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Last updated on 5/4/23

Compare Digital Marketing and Traditional Marketing

In the first chapter, you learned what marketing means.

In the second chapter, you learned about digital and online marketing.

Now that you're comfortable with these concepts, what do you think traditional marketing is?

Essentially, traditional marketing is a term used to describe the other half (offline) of marketing. To illustrate the decline of some offline media, I mentioned print advertising: this is a prime example of a very traditional marketing tactic.

But you certainly know others:

  • Catalogs, brochures, flyers, and other printed material πŸ–¨ 

  • Radio advertising πŸ“»

  • Cold-calling ☎️

Traditional marketing is usually relatively untargeted compared to what's possible online and typically described as broadcast. In other words, it seeks to reach as broad an audience as possible.

Choose Between Pull and Push Marketing

One of the roles of the marketer is:

To analyze a market to better implement activity that facilitates the meeting of supply and demand.

You also know that in digital marketing, an activity can take many different forms. In absolute terms, it can only really move in two directions:

  • Marketing pushes supply towards demand, called push or outbound marketing.

  • Alternatively, it attracts demand toward supply, called pull, or inbound marketing. 

Diagram of Inbound and outbound marketing
Inbound and outbound marketing

The majority of people prefer to be asked permission before being solicited.

In your opinion, are traditional marketing techniques more like push or pull marketing? What about digital marketing?

Put Yourself in a Customer's Shoes to Understand the Impact of Your Strategy

To illustrate this idea, put yourself in Thomas' position.  Thomas has just discovered a passion for gardening and, more specifically, for bonsai trees.

While you're on your way to buy your first Japanese tree, you pass a dozen billboards without really realizing it. A clever dog food advertisement catches your eye for a fraction of a second outside the garden center. πŸ• ⚠️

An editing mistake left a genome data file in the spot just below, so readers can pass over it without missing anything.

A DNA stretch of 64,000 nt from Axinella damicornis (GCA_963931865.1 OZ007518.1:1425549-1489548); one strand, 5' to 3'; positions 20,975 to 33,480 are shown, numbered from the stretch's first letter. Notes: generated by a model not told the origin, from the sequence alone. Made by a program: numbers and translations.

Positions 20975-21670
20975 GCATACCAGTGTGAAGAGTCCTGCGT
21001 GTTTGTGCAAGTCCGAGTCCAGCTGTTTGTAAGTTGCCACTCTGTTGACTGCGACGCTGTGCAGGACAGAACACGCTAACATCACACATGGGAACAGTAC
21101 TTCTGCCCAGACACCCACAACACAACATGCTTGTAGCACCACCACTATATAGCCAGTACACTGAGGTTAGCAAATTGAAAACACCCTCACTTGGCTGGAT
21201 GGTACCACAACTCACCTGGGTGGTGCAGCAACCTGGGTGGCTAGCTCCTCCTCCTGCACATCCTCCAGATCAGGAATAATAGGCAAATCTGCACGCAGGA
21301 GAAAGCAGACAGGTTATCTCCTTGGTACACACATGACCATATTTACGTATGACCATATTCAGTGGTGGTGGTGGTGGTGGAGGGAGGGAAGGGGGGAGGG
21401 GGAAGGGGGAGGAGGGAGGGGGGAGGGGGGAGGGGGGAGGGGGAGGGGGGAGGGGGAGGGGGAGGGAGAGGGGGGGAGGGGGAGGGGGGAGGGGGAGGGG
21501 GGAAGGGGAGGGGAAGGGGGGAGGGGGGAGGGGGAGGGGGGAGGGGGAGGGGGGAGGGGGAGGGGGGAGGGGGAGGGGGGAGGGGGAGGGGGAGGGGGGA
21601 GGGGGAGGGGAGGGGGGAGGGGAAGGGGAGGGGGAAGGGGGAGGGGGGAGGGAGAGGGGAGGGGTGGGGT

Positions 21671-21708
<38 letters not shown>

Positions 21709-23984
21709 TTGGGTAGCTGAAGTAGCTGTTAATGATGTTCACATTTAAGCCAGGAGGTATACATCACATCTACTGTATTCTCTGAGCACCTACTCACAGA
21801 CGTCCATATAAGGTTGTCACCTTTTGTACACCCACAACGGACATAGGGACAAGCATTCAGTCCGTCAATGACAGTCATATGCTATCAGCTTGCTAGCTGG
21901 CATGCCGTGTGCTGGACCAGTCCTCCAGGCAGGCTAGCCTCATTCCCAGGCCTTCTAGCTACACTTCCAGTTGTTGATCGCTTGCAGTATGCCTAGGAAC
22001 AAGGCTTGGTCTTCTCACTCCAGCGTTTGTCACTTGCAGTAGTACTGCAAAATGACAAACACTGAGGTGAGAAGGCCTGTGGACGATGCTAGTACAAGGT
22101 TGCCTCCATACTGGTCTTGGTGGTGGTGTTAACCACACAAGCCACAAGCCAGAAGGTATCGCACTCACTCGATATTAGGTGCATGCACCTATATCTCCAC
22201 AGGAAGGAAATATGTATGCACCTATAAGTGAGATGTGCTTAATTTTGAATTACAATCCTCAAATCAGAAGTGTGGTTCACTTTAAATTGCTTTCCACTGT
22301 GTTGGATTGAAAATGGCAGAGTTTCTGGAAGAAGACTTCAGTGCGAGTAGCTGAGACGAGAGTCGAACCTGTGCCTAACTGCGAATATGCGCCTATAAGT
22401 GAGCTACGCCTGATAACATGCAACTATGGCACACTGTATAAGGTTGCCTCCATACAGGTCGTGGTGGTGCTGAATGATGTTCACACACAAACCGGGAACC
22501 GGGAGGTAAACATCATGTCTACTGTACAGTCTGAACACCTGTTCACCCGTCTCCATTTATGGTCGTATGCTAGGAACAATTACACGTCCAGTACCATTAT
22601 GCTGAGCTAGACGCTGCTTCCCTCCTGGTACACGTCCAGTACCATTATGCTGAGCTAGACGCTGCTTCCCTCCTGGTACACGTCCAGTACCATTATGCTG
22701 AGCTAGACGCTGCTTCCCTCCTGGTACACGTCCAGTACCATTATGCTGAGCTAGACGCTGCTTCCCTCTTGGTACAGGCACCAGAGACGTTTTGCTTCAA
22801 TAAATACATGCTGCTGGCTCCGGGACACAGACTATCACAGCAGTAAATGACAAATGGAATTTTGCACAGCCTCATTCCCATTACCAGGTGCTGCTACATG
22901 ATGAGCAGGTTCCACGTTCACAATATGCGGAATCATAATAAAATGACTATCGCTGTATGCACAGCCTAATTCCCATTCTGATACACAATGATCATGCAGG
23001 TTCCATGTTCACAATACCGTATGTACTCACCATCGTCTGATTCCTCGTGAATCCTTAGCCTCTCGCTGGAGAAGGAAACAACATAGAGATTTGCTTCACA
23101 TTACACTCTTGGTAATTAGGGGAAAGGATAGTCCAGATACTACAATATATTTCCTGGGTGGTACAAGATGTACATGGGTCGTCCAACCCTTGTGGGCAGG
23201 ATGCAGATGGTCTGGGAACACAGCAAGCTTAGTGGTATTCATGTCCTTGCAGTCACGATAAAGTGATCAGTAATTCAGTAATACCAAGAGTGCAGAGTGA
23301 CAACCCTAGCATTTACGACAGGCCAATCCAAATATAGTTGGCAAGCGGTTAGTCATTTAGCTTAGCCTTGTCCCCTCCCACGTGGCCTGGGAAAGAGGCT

A traditional advertising display
Dog food: eye-catching, but irrelevant to Thomas

If you are like 80% of the population, you don't have a dog, and you'll pass by the advertisement. Maybe you're even allergic to dog hair. So all this ad managed to do was to make you smile at the creative artwork, but you're not going to buy the dog food.

Neither will the vast majority of people exposed to this ad. It will have to work much harder to be profitable.

Are the posters that you see on the side of the road, on trains, or buses really effective?

It depends on the advertiser's objectives.

  • If the objective is to encourage immediate impulse buying, posters are relatively ineffective in most cases. The exception to this would be something like the McDonalds ads that point to the nearest restaurant.

  • If the goal is to make the general public aware of the brand and its products, they can be very effective, mostly if seen repeatedly. Do you remember the name of the dog food brand from our example?  

Therefore, Pedigree's marketing manager is comfortable never knowing the precise number of people who passed his billboard, how many people looked at it or even how many showed interest.

This inability to precisely measure a campaign's performance is one of the significant limitations of traditional marketing. By contrast, online advertising makes it possible to measure a campaign's performance, whether the objective is awareness or a direct return on investment.

By the way, what's the relationship between dog food and bonsai trees?

There is absolutely none, which says a lot about the second major limitation of traditional marketing: lack of relevance.

In our example, Thomas was on his way to buy a bonsai tree. He was naturally more receptive to offers related to what he was looking for. If any of the billboards had presented an offer for a local garden center, Thomas probably would have noticed it. It might even have influenced his buying behavior.